God breathes life into us, it is said, only once. But this case was an exception. God drew back in a giant gust and blew life into the boy and like a stranded fish, he shuddered, oceanless. Dilruba Ahmed from "Snake Oil, Snake Bite" / Poetry Foundation
I heard Dilruba Ahmed’s work before I ever encountered it on the page, which seems fitting, given the masterful way she attends to sound and music in her work. She was reading poems that would become part of her debut collection, Dhaka Dust (Graywolf 2011), at a summer multi-genre reading at the low-residency program I was attending at the time as a (poet-disguised-as) fiction candidate. She leaned towards the microphone and, a stanza in, I felt the room lean forward.
A few months later, I would take leave from the program and I wouldn’t write anything for almost a decade, but I kept my memory of that reading as a bright spot and continued to seek out Ahmed’s work. In 2020, when the state of the world revealed/re-revealed poetry as an essential coping strategy, I picked up her second collection, Bring Now the Angels (Pitt Poetry Series, 2020).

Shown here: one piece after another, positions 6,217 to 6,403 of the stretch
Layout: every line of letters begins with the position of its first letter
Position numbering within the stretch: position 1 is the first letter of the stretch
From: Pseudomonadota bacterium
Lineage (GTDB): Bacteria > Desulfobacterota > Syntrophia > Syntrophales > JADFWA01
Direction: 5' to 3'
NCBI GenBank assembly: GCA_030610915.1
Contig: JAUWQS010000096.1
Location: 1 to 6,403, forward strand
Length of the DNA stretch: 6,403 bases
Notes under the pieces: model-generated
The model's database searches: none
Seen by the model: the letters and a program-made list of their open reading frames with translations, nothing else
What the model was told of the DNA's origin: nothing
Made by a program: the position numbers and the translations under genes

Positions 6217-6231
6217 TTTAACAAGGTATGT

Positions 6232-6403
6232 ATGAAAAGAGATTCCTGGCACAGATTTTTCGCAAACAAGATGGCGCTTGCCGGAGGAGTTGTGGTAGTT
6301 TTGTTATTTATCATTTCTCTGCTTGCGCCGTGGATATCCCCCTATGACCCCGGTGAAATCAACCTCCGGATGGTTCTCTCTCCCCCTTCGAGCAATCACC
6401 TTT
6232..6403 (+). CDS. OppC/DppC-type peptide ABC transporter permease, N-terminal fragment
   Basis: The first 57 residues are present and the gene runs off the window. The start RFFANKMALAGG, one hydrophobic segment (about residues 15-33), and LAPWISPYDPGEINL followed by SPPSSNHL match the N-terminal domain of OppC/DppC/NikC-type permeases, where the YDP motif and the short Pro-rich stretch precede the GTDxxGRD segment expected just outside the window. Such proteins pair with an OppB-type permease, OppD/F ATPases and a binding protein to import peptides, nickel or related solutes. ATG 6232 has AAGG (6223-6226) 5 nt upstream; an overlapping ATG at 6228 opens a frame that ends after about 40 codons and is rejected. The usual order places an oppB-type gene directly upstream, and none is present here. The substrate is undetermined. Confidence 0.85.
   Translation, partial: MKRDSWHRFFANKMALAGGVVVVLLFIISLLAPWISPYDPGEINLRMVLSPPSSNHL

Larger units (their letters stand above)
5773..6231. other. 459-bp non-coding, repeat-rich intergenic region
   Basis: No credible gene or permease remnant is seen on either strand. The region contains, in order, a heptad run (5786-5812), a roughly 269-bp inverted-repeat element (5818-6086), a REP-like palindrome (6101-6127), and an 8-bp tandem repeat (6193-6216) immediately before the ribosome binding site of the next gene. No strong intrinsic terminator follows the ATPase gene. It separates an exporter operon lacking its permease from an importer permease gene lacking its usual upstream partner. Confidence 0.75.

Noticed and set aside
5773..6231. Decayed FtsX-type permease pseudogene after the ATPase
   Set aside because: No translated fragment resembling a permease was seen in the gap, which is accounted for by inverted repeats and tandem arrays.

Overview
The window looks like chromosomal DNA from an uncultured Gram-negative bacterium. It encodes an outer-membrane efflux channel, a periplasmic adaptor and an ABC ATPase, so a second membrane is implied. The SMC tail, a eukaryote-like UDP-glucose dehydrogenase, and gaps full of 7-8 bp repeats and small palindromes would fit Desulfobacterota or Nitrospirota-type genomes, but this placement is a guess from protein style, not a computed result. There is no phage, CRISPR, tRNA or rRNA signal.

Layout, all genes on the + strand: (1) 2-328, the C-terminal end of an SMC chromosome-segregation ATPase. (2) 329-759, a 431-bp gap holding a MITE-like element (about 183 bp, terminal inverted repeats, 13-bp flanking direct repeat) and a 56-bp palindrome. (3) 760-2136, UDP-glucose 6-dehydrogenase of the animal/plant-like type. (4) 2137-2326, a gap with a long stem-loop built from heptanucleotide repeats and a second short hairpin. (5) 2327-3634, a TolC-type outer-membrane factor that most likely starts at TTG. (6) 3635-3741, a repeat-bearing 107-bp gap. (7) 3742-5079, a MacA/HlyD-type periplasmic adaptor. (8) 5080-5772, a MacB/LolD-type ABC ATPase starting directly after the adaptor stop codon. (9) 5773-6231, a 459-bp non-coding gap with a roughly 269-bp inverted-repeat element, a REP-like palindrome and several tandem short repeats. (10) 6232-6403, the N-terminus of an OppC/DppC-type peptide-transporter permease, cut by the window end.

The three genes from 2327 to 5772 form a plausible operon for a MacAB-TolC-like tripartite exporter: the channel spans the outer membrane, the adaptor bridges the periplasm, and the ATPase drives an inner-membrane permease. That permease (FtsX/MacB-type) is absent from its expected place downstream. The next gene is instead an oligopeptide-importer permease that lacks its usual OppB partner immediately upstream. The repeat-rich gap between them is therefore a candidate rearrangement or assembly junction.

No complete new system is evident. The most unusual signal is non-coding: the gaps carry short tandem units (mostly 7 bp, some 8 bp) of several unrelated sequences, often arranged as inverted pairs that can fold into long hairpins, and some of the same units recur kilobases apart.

Whether she’s writing about the personal, the environmental, or the political (and their various intersections), Ahmed’s work embodies a deeply sensory presence that echoes timelessly. Her attention towards the world is clear-eyed and piercing and (still, somehow) open-hearted. The range of her subjects and formal approaches diffuses texture, imagination, and surprise throughout her collections.
I’ve also been lucky enough to experienced Ruba as a teacher (at Hugo House’s and Murphy Writing of Stockton University’s online classes) and I can confirm both her sharp insight and generosity. My work has been enriched by the time I’ve spent with hers.